[26] To establish fraud under New Hampshire law, “a plaintiff must prove that the defendant made a representation with knowledge of its falsity or with conscious indifference to its truth with the intention to cause another to rely upon it.” Snierson v. Scruton, 145 N.H. 73, 76, 761 A.2d 1046, 1049 (2000)(citations omitted). A plaintiff must also establish justifiable reliance. Id. “A plaintiff cannot allege fraud in general terms, but must specifically allege the essential details of the fraud and the facts of the defendants’ fraudulent conduct.” Id.
[27] Here, the complaint alleges that Ameriquest committed fraud by:
[28] * providing plaintiff with three mortgages on Units 1, 2 and 4 in July 2004 in the amount of $794,000;
[29] * refinancing Unit 2 in March 2005, thereby increasing plaintiff’s indebtedness to $949,000;
[30] * refinancing Unit 2 as plaintiff’s residence when she resided in Unit 1;
[31] * completing plaintiff’s mortgage application to falsely state her income as $9000 per month rather than $675 per month;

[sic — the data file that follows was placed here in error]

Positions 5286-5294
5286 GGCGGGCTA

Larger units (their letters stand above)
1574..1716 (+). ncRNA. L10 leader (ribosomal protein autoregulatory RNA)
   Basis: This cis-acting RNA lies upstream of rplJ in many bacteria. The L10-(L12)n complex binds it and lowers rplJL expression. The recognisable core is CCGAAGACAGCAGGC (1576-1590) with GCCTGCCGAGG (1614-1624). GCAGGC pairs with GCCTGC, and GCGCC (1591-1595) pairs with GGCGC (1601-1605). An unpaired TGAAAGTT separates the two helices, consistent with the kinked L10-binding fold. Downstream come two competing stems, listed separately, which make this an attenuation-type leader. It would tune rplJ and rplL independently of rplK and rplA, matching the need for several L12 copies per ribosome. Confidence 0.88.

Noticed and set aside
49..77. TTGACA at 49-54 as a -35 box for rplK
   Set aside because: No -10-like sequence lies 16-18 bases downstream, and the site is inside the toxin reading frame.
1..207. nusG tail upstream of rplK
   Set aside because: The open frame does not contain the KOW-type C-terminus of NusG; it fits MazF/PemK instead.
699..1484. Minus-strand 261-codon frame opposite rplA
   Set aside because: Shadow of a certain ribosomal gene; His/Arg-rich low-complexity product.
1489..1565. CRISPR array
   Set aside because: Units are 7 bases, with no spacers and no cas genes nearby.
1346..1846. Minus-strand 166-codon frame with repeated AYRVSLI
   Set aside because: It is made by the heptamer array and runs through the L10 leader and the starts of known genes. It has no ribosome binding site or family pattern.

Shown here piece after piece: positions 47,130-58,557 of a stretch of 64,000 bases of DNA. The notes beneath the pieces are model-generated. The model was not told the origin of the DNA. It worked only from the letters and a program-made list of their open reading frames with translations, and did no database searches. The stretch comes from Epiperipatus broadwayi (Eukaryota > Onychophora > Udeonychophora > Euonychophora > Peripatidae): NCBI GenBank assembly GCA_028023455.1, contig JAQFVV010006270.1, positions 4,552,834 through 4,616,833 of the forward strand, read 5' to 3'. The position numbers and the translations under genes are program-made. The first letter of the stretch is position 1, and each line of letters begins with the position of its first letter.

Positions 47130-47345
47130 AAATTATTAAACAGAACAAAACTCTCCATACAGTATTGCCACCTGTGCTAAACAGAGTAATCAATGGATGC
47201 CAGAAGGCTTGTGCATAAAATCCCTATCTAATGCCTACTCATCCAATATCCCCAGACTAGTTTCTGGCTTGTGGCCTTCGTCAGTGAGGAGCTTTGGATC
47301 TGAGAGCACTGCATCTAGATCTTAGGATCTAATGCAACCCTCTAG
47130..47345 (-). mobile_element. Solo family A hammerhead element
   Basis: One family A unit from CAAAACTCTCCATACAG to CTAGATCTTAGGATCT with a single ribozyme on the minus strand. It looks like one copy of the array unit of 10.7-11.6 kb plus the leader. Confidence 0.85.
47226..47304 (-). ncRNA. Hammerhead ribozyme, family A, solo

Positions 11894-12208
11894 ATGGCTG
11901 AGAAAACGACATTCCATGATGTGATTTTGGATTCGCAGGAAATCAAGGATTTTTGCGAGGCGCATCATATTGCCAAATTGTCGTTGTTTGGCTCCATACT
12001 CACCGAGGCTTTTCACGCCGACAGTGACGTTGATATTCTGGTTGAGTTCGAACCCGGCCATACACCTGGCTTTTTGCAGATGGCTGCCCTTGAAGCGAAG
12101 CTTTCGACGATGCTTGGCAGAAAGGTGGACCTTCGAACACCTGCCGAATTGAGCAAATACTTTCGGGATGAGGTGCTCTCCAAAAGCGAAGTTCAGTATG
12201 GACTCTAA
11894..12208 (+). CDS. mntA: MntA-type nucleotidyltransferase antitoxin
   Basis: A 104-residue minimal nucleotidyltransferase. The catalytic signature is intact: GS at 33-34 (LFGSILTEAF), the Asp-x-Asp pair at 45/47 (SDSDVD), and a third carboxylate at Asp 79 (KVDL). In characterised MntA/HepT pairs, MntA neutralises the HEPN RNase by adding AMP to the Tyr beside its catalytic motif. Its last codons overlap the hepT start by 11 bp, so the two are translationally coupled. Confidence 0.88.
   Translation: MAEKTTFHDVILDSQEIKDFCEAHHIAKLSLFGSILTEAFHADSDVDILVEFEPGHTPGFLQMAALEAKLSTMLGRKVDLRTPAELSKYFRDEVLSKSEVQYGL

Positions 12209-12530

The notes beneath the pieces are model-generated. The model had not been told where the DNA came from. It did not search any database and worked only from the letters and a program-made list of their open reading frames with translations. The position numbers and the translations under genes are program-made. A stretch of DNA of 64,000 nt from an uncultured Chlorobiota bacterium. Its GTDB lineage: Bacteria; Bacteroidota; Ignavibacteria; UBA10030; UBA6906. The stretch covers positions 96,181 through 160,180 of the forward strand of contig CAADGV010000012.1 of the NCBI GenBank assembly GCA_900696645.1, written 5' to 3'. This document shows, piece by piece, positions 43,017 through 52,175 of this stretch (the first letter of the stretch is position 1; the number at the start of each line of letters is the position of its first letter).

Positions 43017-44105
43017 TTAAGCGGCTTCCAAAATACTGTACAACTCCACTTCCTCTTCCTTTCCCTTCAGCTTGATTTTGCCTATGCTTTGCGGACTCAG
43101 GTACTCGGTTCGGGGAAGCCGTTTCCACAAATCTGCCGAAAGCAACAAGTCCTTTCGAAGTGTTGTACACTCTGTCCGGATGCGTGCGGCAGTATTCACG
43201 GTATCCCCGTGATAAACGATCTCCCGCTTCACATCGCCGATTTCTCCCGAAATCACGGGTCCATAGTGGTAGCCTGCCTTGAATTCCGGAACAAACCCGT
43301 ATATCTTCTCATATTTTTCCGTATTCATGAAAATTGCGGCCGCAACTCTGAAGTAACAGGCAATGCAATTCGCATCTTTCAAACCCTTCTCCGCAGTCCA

[32] * subsequently refinancing plaintiff’s two remaining unencumbered condominiums, Units 3 and 5, on or about October 2005, thereby increasing her original mortgage of $600,000 to $1,114,000, an increase of more than $500,000;
[33] * providing the aforementioned mortgages to plaintiff while knowing that she lacked the requisite income to support the debt and lacked the experience to convert commercial property;
[34] * financing plaintiff’s premises, consisting of five condominiums, when Ameriquest’s license permitted the company to mortgage properties with no more than three condominiums;
[35] * illegally causing a cloud to appear on the title to plaintiff’s premises when it financed her premises in July 2004 and March 2005;
[36] * illegally encumbering plaintiff’s premises, Units 1-5;